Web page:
FC Den Bosch fooled by 'fake sheikh'

Dutch side Den Bosch were tricked by TV show “PowNews” as a ‘fake sheikh’ investigated how far they would go to sell the soul of their club.

The Eerste Divisie side, who last year renamed their Stadion De Vliert due to a sponsorship deal with the BrainWash hair salon company, appeared willing to make wholesale changes to secure a deal.

An undercover video shows the ‘Al Massir Group’ -- represented by the ‘sheikh,’ Rashid bin Abdulaziz al Massir, and a sidekick -- negotiating with the club over a potential investment of up to 50 million euros.

In order for the deal to proceed, the sheikh requested that head coach Ruud Kaiser be dismissed; that the club’s name be changed to Dragons den Bosch; that their colours be altered; that the club would make illicit payments for transfers; that homosexual players would not be signed; that alcohol would be banned at the stadium; and that separate entrances for men and women would be built.

The Den Bosch representatives raised no issue with the sheikh’s requests during the meeting, and email correspondence -- written in English and released by the TV company -- saw the director of the club, Fred van der Hoorn, speak positively about the talks, saying they were “too good to be true.”

After a fortnight of correspondence, the Den Bosch president, Maarten de Gruyter, intervened to raise his objections.

“Although anxious to improve the overall level of our club by partnering up with a respectable and influential foreign investor, we’re also very restrained in changing our club traditions,” De Gruyter wrote.

He also raised questions over the investors' identity, saying he was surprised not to have been able to find information on the Al Massir Group online and that neither the Dutch consulate in Dubai nor his Dubai-based business associates were aware of the company or the sheikh.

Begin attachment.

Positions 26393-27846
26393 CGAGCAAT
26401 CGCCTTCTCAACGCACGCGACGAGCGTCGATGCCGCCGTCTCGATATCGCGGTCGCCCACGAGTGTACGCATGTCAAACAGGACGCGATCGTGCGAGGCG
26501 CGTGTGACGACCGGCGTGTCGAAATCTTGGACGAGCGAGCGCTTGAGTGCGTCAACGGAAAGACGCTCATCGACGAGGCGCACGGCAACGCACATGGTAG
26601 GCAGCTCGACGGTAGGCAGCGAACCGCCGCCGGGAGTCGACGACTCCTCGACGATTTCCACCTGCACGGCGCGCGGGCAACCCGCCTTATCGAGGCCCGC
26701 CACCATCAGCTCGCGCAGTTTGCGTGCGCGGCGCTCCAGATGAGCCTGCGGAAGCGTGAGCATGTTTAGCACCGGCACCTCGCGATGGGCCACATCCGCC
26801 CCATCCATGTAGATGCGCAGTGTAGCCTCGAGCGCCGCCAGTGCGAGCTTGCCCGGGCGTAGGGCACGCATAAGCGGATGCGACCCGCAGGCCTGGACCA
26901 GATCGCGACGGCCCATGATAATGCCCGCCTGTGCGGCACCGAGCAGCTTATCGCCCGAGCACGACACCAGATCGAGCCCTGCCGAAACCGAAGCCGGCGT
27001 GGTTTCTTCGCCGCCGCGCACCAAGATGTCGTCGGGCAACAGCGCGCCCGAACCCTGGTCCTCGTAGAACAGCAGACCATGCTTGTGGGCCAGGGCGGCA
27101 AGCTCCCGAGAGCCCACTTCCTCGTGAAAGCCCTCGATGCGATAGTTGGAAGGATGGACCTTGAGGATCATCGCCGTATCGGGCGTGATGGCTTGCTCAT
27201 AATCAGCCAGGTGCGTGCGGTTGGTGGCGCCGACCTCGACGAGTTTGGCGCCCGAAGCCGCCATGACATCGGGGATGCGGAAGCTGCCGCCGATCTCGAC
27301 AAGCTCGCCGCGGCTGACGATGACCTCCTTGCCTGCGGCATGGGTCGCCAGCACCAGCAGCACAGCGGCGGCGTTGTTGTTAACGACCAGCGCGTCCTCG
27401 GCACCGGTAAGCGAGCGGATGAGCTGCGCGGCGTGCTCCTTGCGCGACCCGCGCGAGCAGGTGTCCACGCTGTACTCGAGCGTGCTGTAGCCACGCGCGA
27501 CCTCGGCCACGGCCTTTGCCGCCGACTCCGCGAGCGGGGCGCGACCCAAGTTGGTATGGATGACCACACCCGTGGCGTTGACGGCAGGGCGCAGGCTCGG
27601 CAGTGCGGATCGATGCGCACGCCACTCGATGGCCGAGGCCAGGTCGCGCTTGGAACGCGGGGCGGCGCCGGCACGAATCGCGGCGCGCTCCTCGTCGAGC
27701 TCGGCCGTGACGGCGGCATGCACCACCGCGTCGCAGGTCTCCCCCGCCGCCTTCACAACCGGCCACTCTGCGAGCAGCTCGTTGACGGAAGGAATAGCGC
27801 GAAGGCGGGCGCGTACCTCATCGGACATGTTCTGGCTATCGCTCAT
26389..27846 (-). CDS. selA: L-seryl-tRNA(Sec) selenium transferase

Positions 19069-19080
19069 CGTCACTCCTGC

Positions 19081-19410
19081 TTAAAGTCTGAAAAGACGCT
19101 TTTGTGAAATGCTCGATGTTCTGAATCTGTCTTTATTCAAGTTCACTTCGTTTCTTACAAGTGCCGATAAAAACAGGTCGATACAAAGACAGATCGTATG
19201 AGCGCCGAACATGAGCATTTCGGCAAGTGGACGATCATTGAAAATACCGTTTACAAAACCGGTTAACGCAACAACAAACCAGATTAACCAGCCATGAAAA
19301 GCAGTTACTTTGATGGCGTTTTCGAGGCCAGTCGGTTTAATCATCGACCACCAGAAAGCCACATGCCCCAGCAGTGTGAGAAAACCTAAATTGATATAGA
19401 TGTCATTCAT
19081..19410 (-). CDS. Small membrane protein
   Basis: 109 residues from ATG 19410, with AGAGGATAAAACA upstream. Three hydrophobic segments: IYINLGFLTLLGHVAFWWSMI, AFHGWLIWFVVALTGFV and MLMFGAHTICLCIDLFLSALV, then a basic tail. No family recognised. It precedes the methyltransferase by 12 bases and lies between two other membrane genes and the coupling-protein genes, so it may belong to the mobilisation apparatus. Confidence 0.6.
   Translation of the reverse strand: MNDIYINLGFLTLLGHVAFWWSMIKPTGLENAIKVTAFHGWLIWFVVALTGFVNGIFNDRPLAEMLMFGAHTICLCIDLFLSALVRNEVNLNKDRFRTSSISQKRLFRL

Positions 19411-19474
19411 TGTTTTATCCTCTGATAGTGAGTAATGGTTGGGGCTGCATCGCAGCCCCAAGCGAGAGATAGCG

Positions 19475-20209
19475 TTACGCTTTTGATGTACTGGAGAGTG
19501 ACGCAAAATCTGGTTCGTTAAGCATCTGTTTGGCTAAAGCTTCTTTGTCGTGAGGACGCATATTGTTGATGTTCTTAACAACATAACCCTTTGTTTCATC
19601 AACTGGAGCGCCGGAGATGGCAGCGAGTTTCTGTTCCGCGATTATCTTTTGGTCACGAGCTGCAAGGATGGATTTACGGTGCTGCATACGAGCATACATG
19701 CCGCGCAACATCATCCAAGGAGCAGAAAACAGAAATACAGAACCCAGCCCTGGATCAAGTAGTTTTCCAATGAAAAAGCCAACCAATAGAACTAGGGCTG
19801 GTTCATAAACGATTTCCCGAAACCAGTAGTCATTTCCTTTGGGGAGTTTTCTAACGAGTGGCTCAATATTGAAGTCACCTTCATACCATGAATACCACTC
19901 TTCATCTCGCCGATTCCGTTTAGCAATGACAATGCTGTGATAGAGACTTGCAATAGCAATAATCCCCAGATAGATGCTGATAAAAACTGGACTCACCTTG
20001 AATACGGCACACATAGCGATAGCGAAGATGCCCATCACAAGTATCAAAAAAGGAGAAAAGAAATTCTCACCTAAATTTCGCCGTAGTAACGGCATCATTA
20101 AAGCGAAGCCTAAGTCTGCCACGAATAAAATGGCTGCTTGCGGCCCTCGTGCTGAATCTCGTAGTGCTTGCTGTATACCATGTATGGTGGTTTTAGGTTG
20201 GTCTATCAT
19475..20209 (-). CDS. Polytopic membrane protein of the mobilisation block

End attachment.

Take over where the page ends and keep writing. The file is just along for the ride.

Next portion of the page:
Van der Hoorn, the Den Bosch director involved in the email correspondence, has since told Omroep Brabant that the club had never believed the investors were genuine.

“We knew all along it was a joke,” he said. “We sent a volunteer to the talks because we were onto them. There were email exchanges but we never took them seriously.”

Van der Hoorn accepted that the coach and players may require explanations for the matter, however.

“We will have to remedy this,” he said. “If the board decide I have to leave my post, I will accept that.”

Despite his concerns over the squad, the players appear to have taken the incident in good humour. Den Bosch midfielder Benjamin van den Broek posted a picture of his teammates on his Twitter account saying: “We as a group of players are ready for the takeover.”

Den Bosch are currently 14th in the Dutch second division.